The cause of the euro crisis is not to be found in the irrationality of the financial markets. Rather, it lies in the fact that certain countries lived beyond their means. A Greek train driver earns a monthly net salary of €5,000 ($6,600), and Spanish air traffic controllers make up to €300,000 a year.
In 2007, the Irish government had a balanced budget, and the Spanish government even had a surplus. The financial sector, on the other hand, issued loans that made no sense at all for years. The damage is considerable, but it could be contained if Europe would introduce euro bonds.
Since total new borrowing for the euro zone is substantially lower than that of the United States, the euro bond would be an attractive instrument at the international level. And that's particularly the case since the market for euro bonds would be much bigger than the market for German government bonds.
The European Central Bank (ECB) has already asked (euro-zone) member states for a capital infusion because, since the crisis began, it has bought up close to €75 billion in troubled government bonds. And who is paying the lion's share? Germany. For the time being, the shell game being played by politicians and the ECB is still working. But things will get worse when Greece and others can no longer service their debts. Then we'll have to guarantee amounts that no one could even imagine today.
Without the euro, Germany would have come to resemble Japan, suffering from weak growth and always teetering on the edge of deflation. Like Japan, in order to re-establish competitiveness, we would have had to respond to every devaluation of the dollar with wage freezes. Thanks to the euro, we avoided that. And that's why it's worth doing everything we can to preserve it. Spiegel

Bloomberg to Force Disclosure of Greece Swaps

Bloomberg News filed a lawsuit against the European Central Bank, seeking the disclosure of documents showing how Greece used derivatives to hide its fiscal deficit and helped trigger the region’s sovereign debt crisis.

The lawsuit asks the European Union’s General Court in Luxembourg to overturn a decision by the ECB not to disclose two internal documents drafted for the central bank’s six-member executive board in Frankfurt this year. The notes show how Greece used swaps to hide its borrowings, according to a March 3 cover page attached to the papers obtained by Bloomberg News.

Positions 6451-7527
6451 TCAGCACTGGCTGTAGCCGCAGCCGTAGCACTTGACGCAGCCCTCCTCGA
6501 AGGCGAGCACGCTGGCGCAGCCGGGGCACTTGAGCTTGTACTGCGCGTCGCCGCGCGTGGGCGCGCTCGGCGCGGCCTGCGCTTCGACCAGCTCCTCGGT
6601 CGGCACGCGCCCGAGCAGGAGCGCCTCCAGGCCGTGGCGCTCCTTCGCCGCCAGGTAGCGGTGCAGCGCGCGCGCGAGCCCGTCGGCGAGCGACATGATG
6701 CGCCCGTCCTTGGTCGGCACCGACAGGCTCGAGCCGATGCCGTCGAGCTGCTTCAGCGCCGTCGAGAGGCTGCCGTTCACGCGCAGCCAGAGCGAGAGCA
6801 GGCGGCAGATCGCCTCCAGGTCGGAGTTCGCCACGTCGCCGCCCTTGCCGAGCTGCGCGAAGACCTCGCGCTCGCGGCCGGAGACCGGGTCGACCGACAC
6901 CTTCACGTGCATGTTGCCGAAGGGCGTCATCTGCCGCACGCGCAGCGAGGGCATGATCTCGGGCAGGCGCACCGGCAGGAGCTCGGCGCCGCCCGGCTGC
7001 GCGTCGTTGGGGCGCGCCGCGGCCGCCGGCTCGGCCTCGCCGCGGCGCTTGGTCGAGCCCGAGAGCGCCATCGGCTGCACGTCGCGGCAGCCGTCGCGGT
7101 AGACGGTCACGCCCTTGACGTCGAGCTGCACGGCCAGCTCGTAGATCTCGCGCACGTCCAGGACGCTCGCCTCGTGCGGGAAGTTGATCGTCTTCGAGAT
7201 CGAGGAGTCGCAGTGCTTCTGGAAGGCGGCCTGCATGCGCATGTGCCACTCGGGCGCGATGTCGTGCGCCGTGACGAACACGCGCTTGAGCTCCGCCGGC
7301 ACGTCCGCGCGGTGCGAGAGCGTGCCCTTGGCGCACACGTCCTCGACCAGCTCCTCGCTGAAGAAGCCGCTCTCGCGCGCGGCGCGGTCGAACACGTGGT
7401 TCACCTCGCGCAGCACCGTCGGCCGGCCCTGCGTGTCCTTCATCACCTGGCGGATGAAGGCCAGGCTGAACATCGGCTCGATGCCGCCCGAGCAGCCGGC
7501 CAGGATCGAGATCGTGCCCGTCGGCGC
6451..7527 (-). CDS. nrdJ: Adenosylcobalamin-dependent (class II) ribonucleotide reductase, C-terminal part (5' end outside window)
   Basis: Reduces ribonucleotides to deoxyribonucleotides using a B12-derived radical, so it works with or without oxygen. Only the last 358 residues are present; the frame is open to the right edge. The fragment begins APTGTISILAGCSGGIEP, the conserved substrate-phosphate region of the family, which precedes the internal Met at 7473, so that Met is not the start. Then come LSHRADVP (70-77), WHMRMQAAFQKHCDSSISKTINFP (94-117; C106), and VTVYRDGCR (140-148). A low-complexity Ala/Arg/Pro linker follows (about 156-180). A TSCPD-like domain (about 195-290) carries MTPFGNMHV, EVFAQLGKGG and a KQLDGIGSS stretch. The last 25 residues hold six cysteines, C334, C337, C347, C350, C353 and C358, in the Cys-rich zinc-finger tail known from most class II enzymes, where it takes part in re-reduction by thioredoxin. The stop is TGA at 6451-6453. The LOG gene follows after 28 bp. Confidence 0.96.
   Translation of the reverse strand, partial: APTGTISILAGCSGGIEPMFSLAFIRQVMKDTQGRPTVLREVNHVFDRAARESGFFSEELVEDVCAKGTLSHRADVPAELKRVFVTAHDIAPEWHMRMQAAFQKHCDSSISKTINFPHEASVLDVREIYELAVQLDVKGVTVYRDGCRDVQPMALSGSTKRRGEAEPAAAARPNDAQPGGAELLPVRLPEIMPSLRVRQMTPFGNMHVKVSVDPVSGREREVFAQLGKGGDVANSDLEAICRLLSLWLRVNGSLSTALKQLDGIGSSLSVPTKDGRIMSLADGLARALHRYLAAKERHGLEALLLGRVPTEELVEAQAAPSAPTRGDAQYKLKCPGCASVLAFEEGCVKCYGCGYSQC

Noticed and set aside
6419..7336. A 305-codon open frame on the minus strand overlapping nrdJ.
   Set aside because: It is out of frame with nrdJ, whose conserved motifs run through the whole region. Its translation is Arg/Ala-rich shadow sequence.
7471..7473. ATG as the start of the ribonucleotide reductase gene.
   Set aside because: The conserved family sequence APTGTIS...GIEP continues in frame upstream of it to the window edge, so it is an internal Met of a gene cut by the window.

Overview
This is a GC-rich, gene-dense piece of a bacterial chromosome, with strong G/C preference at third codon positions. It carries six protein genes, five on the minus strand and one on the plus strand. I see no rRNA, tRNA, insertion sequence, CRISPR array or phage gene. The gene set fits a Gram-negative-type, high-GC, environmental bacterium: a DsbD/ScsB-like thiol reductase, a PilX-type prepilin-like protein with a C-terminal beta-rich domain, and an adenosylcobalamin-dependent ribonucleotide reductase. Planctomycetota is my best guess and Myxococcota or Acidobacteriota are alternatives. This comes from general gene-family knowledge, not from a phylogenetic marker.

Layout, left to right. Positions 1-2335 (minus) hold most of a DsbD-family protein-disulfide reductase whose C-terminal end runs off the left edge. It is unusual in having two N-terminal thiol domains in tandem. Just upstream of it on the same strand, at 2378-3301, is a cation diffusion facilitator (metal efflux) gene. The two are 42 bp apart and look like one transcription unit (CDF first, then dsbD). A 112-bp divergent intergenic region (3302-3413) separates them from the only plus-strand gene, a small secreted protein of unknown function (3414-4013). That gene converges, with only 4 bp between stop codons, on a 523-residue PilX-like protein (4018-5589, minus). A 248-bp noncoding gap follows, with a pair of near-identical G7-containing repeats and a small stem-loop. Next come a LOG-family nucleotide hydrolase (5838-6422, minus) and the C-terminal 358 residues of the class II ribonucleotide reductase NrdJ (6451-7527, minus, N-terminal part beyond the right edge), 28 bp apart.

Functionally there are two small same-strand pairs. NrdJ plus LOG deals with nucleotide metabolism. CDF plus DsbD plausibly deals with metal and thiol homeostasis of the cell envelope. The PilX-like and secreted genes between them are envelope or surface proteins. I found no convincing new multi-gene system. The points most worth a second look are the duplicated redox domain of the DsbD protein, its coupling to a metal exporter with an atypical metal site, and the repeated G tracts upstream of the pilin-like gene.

“Decisions made behind closed doors helped contribute to the global economic havoc of the last few years. Money flees secrecy and unanswered questions undermine the financial system and give some participants an unfair advantage. Confidence in markets grows with information,” he said. “Bloomberg wants the ECB, as well as the Federal Reserve and other financial institutions around the world, to end this damaging opacity.” Bloomberg

Jafar Panahi arrested (II)

Jafar Panahi (Persian: جعفر پناهی ; born July 11, 1960) is an Iranian filmmaker and is one of the most influential filmmakers in the Iranian New Wave movement. He has gained recognition from film theorists and critics worldwide and received numerous awards including the Golden Lion at the Venice Film Festival and the Silver Bear at the Berlin Film Festival.

On 20th December 2010 Jafar Panahi was handed a six-year jail sentence and a 20-year ban on making or directing any movies, writing screenplays, giving any form of interview with Iranian or foreign media as well as leaving the country. wikipedia

Note: Panahi is not the only filmmaker jailed in Iran.

Post-election brutality

Alexander Lukashenko and his black-shirted riot police reverted to type at the weekend, cracking heads and arresting opponents while fabricating a landslide election victory. This violent regression victimised the people of Belarus.

But it was also a striking setback for half-hearted European Union attempts to break Moscow's icy embrace and bring Belarus in from the cold. Guardian


Afghan women still suffer

Bibi Aisha, the Afghan girl whose nose and ears were cut off by her husband, was a "lucky victim" because she survived her attack and got help, a top human rights official in the country said yesterday.

While Aisha escaped her abusive family, the deputy chairman of the country’s Independent Human Rights Commission said many women in similar circumstances were less lucky.

“For sure, we have hundreds of Bibi Aishas in Afghanistan,” Ahmad Fahim Hakim said. taipeitimes

Rwanda to unveil Genocide Archive

An ambitious hi-tech project to make the Rwandan genocide one of the most thoroughly documented mass killings ever will be unveiled in Kigali today.

The Genocide Archive of Rwanda will serve as a "unified repository" for all information related to the 1994 massacres, which saw about 800,000 people killed in 100 days, mostly from the minority Tutsi population. Guardian

WikiLeaks cables: Pfizer 'used dirty tricks

Cables say drug giant hired investigators to find evidence of corruption on Nigerian attorney general to persuade him to drop legal action. Guardian

Vatican refused to engage with child sex abuse inquiry

Leaked cable lays bare how Irish government was forced to grant Vatican officials immunity from testifying to Murphy commission. Guardian